Ben Smith says I’m “yawning” at McCain’s $520 loafers. I can see why he said that. My post on the topic was excessively arch.

So let me take off my irony hat and say this earnestly:

John McCain is an insanely rich individual. He is insanely rich because he married a woman who was insanely rich, who in turn inherited that insane wealth from her parents. They own more houses than I have pairs of shoes. Seriously. They have a super fancy credit cards that they carry a $225,000 balance on. He wears expensive shoes. I’m sure his suits and ties cost a lot, too. Whatever. That is what it is.

But, importantly, John McCain simply has no connection to working people on a personal level, and most likely hasn’t for most of his political life. The only working class people he encounters are those who come to his campaign events, those who serve him at restaurants, and the small army no doubt employed to clean his ten houses. And, more importantly, he’s the head of a political coalition that while managing to win millions of working class votes, does not have any real representatives of working America calling the shots in the party’s upper echelons. His top economic adviser spent his entire career trying to stick it to the middle class and enrich the banking industry, which he later lucratively joined. Now that the very policies he pushed for helped create a massive ponzi scheme that is collapsing on the heads of the middle class he sniffs at the rubble and calls those people whiners. Whiners.

Now, if John McCain’s policies were crafted to aid working people, to restore some basic fairness to our economy at a time when inequality is undeniably growing, wages are stagnating and a perfect storm of disparate factors have blown lots of middle-class folks precariously close to the edge of real financial disaster, I wouldn’t really care that much about the fact that marrying a rich heiress has made him fabulously wealthy.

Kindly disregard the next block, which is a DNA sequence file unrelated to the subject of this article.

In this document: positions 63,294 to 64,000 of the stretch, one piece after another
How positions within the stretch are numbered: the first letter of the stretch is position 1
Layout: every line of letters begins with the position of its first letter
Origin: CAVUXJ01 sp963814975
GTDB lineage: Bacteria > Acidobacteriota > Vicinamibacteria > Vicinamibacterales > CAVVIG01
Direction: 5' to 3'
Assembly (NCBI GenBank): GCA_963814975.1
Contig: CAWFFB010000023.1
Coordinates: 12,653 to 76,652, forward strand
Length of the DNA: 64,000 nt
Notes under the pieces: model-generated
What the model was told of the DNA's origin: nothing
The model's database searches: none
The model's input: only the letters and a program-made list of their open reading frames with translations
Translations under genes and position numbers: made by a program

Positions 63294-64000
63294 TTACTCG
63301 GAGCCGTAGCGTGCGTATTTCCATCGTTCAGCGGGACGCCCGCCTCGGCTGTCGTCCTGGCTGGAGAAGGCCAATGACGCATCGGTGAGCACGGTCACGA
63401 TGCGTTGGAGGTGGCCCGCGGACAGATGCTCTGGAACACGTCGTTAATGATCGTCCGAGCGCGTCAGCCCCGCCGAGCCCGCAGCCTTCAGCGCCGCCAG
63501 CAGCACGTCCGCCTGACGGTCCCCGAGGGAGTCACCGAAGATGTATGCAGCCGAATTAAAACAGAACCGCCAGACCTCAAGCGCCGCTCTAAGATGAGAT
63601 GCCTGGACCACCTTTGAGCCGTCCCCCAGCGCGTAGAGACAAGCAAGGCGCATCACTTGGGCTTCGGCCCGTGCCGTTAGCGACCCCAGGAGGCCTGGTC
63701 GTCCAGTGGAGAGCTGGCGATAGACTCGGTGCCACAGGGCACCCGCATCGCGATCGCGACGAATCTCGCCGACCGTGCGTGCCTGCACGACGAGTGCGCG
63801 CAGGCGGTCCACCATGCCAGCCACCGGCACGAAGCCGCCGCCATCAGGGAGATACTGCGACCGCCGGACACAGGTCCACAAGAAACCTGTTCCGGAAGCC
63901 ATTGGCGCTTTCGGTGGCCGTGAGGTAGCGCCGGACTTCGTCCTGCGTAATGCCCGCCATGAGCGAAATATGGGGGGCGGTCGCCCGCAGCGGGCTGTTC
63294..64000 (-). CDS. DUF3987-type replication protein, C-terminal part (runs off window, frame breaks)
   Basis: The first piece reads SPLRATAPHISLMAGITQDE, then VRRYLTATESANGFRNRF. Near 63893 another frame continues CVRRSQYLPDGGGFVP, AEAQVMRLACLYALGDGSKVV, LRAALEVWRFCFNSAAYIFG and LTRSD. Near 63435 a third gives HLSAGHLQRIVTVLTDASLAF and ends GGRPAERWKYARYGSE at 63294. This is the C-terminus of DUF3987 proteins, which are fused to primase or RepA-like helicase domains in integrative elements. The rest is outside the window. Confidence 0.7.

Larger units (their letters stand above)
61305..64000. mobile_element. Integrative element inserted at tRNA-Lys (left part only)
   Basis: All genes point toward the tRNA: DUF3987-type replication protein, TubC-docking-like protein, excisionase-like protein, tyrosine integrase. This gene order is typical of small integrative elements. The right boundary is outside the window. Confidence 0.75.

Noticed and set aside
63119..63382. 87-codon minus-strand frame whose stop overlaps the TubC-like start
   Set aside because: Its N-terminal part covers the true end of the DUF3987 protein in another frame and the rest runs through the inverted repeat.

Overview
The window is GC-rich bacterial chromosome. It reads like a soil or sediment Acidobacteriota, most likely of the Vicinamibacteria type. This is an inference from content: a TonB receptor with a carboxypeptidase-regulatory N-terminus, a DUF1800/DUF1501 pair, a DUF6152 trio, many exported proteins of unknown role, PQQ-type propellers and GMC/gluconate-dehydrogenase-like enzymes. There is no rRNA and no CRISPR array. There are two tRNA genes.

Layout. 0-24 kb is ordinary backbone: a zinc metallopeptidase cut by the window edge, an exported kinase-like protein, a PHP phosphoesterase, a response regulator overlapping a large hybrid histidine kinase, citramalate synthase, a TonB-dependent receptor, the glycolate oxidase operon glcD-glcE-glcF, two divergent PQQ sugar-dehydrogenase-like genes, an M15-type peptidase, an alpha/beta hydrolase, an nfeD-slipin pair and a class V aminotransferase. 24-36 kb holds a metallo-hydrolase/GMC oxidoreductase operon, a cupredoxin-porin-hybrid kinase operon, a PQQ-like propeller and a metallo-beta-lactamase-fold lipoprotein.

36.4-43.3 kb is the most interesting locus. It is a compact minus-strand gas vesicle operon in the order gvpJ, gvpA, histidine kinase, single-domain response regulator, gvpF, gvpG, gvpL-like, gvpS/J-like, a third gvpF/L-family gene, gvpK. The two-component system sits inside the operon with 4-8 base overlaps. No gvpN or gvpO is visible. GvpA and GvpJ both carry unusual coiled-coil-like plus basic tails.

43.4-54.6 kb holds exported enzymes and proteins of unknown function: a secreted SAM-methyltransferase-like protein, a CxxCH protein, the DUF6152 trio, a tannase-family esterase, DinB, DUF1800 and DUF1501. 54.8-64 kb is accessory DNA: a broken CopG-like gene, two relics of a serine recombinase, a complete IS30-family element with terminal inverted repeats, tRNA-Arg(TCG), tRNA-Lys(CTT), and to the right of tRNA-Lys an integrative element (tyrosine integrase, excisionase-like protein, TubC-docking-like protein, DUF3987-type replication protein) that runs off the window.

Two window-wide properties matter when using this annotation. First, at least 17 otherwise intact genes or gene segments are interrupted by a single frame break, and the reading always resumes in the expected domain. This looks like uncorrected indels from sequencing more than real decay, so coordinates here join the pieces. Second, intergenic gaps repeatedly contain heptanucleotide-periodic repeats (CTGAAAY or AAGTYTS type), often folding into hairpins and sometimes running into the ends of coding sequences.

But John McCain’s policies have been crafted explicitly to enrich rich people like himself: he is going to take money from the government and put it in his wife’s bank account, and I mean that quite literally. (Look at this chart, via Matt Y) This has been the signature Bush/Norquist tax policy of the last eight years and the policy McCain wants to continue.

It is upwards redistribution. It is taking from the many and giving to the few. Under his plan you get a foreclosed home, an oil rig off the local public beach and some busted keds: he gets another house, another SUV and a shiny new pair of $520 Ferragamo loafers.

That may sound hyperbolic, but it’s true. My ironic point was that we have the perfect makings of a full-fledged campaign narrative here: you have a super rich guy who got super rich not through any of his own genius or hard work (obvious proviso here about his undeniable courage and heroism in Vietnam, but that has nothing to with his net wealth). This super wealthy guy who has married into a family of millionaires flits around in private jets to his many houses while campaigning on an economic policy that tells working people that the economy is great, and if they don’t think it’s great they’re whiners. Meanwhile he’s pushing a tax code that would make him, his wife and his rich donors much richer.

At what point does it begin to set in that this guy is just another business-as-usual, out-of-touch rich guy?